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  Being Shakespeare at Broadway Playhouse

Being Shakespeare

Broadway Playhouse
175 East Chestnut Street Chicago

Celebrated British star of stage and screen Simon Callow returns to Chicago with a tour de force solo performance that took the Edinburgh Festival Fringe by storm and played to great acclaim throughout its UK tour and West End engagement. Callow weaves together excerpts from Shakespeare’s plays and poems, breathing new life into his unforgettable characters and the real man behind the legend. Presented as part of CST’s World’s Stage, this unique portrait of the Bard follows Callow’s major international success The Mystery of Charles Dickens (Chicago Shakespeare Theater, Broadway and London’s West End) in addition to memorable film roles including Shakespeare in Love, Four Weddings and a Funeral, and A Room with a View. London’s Guardian raved, “we’ve had some fine one-man shows about Shakespeare from John Gielgud, Ian McKellen and Michael Pennington. But Simon Callow’s is among the very best... a memorably multidimensional picture of Shakespeare, steeped in scholarship and love.”

Presented by Chicago Shakespeare Theater

Thru - Apr 29, 2012



Price: $45-$75

Show Type: Drama

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  Being Shakespeare Reviews
  • Highly Recommended
  • Recommended
  • Somewhat Recommended
  • Not Recommended

Chicago Tribune - Somewhat Recommended

"...There's no doubt that many in Callow's audience, which responded very warmly Wednesday night, appreciated the neat digestibility of "Being Shakespeare," which is directed by Tom Cairns. But I found the show lacking in revelation about this most interesting artist — and I mean Callow, not Shakespeare. Callow, still known for the movie "Four Weddings and a Funeral" but now 62 years old, is entering a different phase of his life and career and, unlike many of his peers, his acting is never smug or overconfident but invariably emotional, even needy in all the right ways. There are flashes toward the end of this show when Callow leaves his articulate comfort zone and the conventionality of Bate's writing and shows you himself inside Shakespeare, which is always the most interesting way of being Shakespeare in front of an audience."
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Chris Jones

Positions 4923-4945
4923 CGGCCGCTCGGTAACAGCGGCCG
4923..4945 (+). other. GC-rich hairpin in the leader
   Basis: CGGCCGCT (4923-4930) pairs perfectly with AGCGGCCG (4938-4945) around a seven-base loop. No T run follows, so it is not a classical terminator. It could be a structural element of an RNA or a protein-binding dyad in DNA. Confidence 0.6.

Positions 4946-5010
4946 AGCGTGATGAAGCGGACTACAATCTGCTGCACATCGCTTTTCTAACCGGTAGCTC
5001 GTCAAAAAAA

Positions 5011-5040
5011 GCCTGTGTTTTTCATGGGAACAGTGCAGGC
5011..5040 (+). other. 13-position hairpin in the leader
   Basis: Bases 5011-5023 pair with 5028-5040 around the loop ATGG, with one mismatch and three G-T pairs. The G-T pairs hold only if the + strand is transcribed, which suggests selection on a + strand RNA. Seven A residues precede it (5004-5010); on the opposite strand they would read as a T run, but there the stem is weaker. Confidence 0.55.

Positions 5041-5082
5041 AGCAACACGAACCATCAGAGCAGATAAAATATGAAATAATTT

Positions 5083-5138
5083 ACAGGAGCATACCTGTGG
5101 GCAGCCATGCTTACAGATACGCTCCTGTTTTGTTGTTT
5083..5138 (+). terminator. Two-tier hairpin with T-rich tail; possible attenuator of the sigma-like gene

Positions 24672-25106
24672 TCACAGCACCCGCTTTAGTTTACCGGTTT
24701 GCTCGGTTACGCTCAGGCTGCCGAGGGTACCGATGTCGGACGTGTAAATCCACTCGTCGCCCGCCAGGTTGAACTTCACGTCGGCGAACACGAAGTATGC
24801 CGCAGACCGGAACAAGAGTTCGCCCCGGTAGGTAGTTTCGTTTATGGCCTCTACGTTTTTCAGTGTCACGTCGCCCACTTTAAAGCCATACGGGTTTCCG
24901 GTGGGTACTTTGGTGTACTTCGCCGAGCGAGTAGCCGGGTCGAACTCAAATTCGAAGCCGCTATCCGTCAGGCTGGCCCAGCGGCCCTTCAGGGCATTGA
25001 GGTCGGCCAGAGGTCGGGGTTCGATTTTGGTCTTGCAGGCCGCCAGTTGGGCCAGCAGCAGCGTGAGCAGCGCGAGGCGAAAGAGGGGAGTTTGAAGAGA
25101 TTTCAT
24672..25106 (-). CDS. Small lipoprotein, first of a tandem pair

Chicago Sun Times - Recommended

"...Directed by Tom Cairns, “Being Shakespeare” has an almost Asian-minimalist set highlighted by an illuminated globe, bare walls ideal for casting shadows and, in the first act, lush green trees suggesting the Forest of Arden, followed by the “bare ruined choirs” of leafless trees in the second."
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Hedy Weiss


Centerstage - Recommended

"... Callow, on the other hand, needs no justification. The man has a voice that could make tyrants weep and speaks verse like it was written just for him. He also displays an uncanny range, from young child to wizened King to love-struck maid to scheming fool. Even if he sometimes, seemed a bit iffy on his lines, Callow exudes such comfort and dexterity that he single-handedly makes the evening a must see. Lastly, for any out there who were unfortunate enough to catch Roland Emmerich’s Anti-Stratfordian schlock-fest “Anonymous,” this show will serve as the perfect antidote. In argument against an ornate, overblown conspiracy thriller, it presents a single man, a single life, and a thousand glittering words. Take a wild guess, which one comes out on top?"

Alex Huntsberger


Time Out Chicago - Recommended

"...For a man so often credited by academics with possessing the preeminent artistic insight into the human condition, Shakespeare’s biographical details are spotty. Vast spans of time—some in which huge creative breakthroughs likely occurred—are almost completely unaccounted for. With that in mind, Bate interweaves dramaturgical study, Shakespeare’s own text and an admitted healthy dose of speculation to fill in the gaps. Transitioning from the devious, line-borrowing “upstart crow” of his early years to a resigned elder Prospero, Callow serves as a guide and one-man master class. Which, without much at stake, is what the reverent Being Shakespeare ultimately is: a fascinating lecture. At the end of the night, Shakespeare remains his own most enigmatic legend."